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Advisor Costs and Strategies Determine Your Return on their Services


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Financial advisor costs and the value of their investment strategies determine your return on investment from these investment advisor services

A previous financial article, “The Solution – ONLY follow financial strategies that are scientific, passive, diversified, savings focused, risk controlled, low cost, and tax efficient,” suggested that investors are much better off with a well-considered financial plan. A stable set of financial beliefs can help you to keep focused and on track throughout your life. This follow-up article discusses the value of financial advisors from the perspectives of both advisor fees and the return on investment from their advice.

Whether good or bad, financial advisors are expensive.

If you need a financial advisor’s help and you carefully select a good financial advisor, the value of the personal finance and investment advice that you receive might easily repay the advisor cost. However, bad financial advisors can cost you dearly, though both high financial expenses and poor investment strategies.

You should manage your financial advisors proactively and ensure that they add financial value overall. If a financial advisor consistently delivers value in excess of his cost, you should be very happy to pay a fair price for competent financial advisor services. Knowledgeable and competent financial advisors with efficient services can help you to formulate comprehensive financial plans, keep you on track toward your financial goals, and gently steer you away from foolish financial decisions. They can deliver passive investment strategies that are low-cost, can align your asset allocation with your investment risk tolerance, and can rebalance your investment portfolio in a cost- and tax-efficient manner. Good financial advisors deserve reasonable pay for their advisor services. (See these articles on Selecting an Advisor and Regulation of Advisors)

On the other hand, some financial advisors are overly costly, and they drain rather than add net present value to your finances. It is very easy to overpay for financial advisory services. You can pay too much for your financial advisor via your direct fee payments and/or through the higher investment costs that you pay, which compensate your advisor indirectly. (See these articles on Payment of Advisors)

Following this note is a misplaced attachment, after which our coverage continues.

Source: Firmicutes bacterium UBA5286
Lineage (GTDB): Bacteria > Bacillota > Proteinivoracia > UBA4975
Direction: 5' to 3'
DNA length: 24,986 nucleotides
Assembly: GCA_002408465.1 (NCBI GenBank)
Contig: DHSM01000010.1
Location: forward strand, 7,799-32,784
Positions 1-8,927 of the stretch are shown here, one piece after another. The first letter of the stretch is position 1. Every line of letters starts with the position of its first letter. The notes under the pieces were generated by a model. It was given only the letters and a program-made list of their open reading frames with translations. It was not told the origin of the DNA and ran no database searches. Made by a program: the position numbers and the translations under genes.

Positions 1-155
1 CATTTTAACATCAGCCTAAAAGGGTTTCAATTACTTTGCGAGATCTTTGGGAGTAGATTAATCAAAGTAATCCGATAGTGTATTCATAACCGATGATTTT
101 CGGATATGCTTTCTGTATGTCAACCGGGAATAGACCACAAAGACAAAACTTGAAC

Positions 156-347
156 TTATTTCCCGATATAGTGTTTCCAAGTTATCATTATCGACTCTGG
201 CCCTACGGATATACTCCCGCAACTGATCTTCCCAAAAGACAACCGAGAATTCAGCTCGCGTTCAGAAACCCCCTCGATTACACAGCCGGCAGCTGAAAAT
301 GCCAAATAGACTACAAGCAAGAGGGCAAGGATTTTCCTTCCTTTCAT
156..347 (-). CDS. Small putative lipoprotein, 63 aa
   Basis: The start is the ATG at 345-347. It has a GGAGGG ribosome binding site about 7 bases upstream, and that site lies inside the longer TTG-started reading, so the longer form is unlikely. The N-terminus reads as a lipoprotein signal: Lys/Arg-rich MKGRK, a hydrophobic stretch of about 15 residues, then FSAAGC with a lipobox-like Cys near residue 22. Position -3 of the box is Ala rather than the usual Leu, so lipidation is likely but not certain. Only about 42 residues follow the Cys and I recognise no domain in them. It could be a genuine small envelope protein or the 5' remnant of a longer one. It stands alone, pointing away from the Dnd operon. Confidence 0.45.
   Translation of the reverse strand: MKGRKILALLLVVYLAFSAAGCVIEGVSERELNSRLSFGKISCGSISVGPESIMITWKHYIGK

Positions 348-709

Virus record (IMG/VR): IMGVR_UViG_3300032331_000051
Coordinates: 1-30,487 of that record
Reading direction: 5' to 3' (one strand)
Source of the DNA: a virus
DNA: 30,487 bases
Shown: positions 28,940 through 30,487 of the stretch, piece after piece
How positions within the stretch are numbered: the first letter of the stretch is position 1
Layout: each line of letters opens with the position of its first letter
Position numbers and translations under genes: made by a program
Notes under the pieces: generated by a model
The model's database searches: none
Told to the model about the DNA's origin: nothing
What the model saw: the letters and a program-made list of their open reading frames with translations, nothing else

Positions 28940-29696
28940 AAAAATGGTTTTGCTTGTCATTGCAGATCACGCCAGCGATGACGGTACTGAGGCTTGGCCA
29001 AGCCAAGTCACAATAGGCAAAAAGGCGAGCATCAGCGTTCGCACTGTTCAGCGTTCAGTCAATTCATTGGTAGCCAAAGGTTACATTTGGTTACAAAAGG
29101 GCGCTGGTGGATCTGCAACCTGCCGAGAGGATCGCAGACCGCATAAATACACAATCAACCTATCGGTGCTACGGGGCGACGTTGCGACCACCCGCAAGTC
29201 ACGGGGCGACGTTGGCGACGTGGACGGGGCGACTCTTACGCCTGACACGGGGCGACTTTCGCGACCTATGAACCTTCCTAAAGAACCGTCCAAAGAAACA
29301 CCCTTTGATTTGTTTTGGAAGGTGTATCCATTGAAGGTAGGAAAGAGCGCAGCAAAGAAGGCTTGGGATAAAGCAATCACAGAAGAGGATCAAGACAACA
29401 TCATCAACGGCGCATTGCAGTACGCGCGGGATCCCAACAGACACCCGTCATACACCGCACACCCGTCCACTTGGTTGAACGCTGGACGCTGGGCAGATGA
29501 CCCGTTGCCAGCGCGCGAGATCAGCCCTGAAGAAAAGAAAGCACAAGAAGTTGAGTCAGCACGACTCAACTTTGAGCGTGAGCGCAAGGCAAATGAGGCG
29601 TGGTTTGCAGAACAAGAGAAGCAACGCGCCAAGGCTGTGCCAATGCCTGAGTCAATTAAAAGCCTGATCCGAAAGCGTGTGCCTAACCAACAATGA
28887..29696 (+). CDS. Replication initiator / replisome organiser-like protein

Many financial advisory fees and other investment advisor costs are charged annually as a percentage of your portfolio assets, rather than as a percentage of your investment returns. However, your assets are already “your” assets. If you pay a percentage of your portfolio assets to an investment advisor, then reasonably you might presume that this advisory cost will be recouped through increased return on investment. Sadly, the opposite is often true.

Furthermore, you can over-pay repeatedly on a percent of assets basis. When measured on a percent of assets rather than percent of returns basis, advisory costs may appear to be quite modest. As a result, many investors never understand the true long-term impact of excess fees. However, when calculated on a percentage of returns basis, advisory costs simply can be huge, and you keep paying these excessive costs year after year. (See: Excessive investment costs are a huge problem for individual investors)

Furthermore, unless advisory percentage charges decline over time, you will pay much more as your assets grow. Without these charges, your assets likely would have grown much more rapidly. Individuals need to evaluate dispassionately whether an advisor really contributes enough to justify the percentage of assets that they pay to the advisor. Some advisors may justify these costs and others may not.

In addition, you can overpay very substantially for advice, because the strategy advocated by your advisor is itself excessively costly and thus more likely to be suboptimal. Through ignorance or self-interest, many advisors lead investors into excessively costly and unnecessarily risky active investments, instead of counseling them to adopt low-cost, passive, index investment strategies. (See: Passive individual investors are “free riders” who benefit from the higher costs of active traders)

In general, advisors receive much more compensation from the industry to put individual investors into more active investments with higher costs. Some advisors’ planning services are just superficial facades designed to sell high fee active strategy products. If you do not pay your advisor directly, then the financial services industry will pay him to put you into investments that are more profitable to your advisor and to the industry, but not necessarily to you. Many investors do this unwittingly, because they are told that active strategies are better. Most often, they will pay the bill through poorer performance and higher visible and hidden costs over their lives. (See these articles on Controlling Investment Costs)

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